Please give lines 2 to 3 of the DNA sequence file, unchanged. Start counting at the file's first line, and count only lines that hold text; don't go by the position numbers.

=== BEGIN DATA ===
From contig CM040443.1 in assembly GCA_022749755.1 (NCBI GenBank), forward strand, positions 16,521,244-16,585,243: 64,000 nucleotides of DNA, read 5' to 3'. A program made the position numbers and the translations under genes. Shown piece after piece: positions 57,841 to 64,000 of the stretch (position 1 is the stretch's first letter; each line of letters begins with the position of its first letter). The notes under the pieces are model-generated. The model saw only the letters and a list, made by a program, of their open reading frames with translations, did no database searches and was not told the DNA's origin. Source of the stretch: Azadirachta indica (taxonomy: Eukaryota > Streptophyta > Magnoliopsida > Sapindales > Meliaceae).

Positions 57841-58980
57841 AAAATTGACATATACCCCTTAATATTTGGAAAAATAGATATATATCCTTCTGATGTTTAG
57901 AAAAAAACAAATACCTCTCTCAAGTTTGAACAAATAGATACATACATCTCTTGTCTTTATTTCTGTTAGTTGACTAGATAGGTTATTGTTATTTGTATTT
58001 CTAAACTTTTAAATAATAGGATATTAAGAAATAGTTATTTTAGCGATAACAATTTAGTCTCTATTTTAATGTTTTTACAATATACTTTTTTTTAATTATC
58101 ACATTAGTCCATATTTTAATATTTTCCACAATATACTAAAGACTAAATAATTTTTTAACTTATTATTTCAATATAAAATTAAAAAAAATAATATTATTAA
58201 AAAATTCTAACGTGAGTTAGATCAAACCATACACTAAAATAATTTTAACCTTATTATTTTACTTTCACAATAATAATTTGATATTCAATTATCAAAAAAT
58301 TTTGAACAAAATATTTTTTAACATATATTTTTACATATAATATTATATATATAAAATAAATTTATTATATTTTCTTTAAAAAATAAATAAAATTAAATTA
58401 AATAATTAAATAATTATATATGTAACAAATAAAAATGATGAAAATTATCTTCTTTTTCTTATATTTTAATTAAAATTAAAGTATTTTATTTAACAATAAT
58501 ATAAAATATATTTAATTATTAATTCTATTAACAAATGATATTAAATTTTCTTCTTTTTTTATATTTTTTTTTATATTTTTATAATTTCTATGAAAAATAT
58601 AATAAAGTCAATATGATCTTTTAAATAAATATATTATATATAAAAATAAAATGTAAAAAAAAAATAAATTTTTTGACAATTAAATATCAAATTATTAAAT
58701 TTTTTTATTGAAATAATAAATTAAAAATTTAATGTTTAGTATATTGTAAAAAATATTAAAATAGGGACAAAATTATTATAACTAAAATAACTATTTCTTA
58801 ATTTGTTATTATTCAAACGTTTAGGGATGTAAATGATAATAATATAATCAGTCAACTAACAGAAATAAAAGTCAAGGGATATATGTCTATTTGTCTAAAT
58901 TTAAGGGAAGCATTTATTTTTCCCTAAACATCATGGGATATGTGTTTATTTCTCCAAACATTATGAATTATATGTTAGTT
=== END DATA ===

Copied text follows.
Positions 57841-58980
57841 AAAATTGACATATACCCCTTAATATTTGGAAAAATAGATATATATCCTTCTGATGTTTAG